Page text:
VIDEO | Two young boys have Whale Shark of a time
Saturday will be a day to remember for local boys Parker (10) and Quaid Sims (8) after a chance encounter with a rare creature of the deep.
For many a Whale Shark on the Great Barrier Reef is something they will only see in photos, but not for these two young boys and their Mum and Dad.
On Saturday 4 April, 35 nautical miles off the Cape Tribulation coast, the Sims family stopped north of St Crispin’s Reef when a five-metre juvenile Whale Shark decided it wanted to make friends with the Port Douglas family.
Originally spotted by Quaid, the youngest brother, the family were soon spoiled by the amazing scenes in the video below:
Father, Brad Sims, said his boys were originally a little alarmed mistaking it for a regular shark as it approached with its dorsal and tail fin out of the water.
“The family vessel is six metres and this guy was five metres,” said Brad, who with his wife Leanne own and operate BH Electrics here in the Douglas Shire.
“It stayed with us for about five minutes swimming around and splashing our boat.
“The kids were beside themselves, just an awesome experience, one we all won’t forget. How amazing is this place,” said Brad.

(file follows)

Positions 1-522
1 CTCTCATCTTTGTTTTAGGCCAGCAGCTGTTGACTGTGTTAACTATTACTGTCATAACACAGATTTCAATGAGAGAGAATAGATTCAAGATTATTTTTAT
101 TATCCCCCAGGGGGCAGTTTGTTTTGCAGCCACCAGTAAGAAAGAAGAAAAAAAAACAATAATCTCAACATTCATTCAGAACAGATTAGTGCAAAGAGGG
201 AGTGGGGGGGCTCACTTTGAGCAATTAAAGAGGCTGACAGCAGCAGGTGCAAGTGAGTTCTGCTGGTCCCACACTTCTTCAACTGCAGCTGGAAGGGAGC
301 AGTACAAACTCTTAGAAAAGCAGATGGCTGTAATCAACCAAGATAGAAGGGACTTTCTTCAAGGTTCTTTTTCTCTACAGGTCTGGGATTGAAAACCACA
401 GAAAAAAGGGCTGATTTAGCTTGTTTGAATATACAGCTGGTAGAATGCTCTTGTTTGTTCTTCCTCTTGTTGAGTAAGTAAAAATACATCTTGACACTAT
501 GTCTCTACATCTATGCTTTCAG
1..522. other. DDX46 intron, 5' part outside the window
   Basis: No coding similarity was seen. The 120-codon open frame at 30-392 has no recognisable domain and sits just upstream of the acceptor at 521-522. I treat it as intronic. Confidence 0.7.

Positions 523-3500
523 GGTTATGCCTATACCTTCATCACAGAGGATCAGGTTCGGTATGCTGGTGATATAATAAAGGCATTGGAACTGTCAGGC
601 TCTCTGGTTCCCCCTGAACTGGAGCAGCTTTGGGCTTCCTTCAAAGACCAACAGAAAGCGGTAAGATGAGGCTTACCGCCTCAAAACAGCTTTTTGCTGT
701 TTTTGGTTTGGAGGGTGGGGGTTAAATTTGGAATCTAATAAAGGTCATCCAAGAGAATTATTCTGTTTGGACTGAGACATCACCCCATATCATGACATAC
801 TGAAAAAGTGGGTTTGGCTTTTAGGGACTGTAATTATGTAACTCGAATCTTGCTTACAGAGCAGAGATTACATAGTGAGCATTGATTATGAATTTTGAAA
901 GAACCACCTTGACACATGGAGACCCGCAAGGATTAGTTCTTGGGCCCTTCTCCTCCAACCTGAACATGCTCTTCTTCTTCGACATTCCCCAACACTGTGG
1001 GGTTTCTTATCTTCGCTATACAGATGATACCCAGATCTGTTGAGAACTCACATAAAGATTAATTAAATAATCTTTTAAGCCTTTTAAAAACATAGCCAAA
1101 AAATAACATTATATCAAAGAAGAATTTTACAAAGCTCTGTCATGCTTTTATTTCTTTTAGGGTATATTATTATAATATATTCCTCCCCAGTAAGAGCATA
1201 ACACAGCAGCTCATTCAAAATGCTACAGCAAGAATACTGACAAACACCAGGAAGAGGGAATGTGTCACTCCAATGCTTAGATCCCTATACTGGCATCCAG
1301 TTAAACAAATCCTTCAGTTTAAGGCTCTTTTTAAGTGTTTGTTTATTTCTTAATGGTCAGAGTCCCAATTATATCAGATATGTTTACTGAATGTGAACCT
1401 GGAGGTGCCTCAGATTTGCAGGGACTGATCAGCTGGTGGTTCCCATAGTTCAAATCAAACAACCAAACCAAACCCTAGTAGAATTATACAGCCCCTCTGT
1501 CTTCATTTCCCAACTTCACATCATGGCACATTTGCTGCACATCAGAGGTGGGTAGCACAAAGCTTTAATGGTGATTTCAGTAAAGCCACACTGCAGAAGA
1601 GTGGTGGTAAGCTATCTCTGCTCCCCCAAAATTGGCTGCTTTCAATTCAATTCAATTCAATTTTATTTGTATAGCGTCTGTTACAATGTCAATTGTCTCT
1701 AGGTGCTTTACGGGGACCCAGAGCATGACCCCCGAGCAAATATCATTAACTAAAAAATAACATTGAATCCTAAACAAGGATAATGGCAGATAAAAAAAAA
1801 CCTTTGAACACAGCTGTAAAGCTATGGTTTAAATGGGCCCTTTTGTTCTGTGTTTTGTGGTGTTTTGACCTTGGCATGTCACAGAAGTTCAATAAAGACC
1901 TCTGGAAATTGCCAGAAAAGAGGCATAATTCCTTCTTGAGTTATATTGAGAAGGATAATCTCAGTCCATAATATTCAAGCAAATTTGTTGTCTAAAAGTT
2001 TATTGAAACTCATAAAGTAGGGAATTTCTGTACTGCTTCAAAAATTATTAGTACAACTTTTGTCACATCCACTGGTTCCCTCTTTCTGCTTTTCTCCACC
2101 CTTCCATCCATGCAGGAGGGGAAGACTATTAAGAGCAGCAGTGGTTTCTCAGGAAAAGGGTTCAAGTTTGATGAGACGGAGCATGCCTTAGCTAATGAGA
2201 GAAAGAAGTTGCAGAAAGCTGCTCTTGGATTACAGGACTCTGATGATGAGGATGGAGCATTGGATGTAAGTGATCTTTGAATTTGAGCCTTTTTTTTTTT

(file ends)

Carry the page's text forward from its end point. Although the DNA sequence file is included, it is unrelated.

The young boys are now the region’s newest marine biology enthusiasts and told Newsport that most adult Whale Sharks grow to around 12 metres in length with the largest Whale Shark seen believed to be a whopping 18 metres.
Dr Adam Barnett, a scientist from James Cook University, has been researching Whale Sharks and was the first to track the gentle giants on the Great Barrier Reef.
Whale Sharks are filter-feeders and are attracted to nutrient upwellings in the ocean. Locating these epicentres of nutrients can help scientists better understand the Great Barrier Reef and the billions of marine creatures it supports.
Dr Barnett used money raised from the Great Barrier Reef Marathon’s Run for the Reef program to locate and track the Whale Sharks on the Reef. Dr Barnett’s research and tracking data is now able to be followed by logging onto the Citizens of the Great Barrier Reef’s Reef Tracks website.
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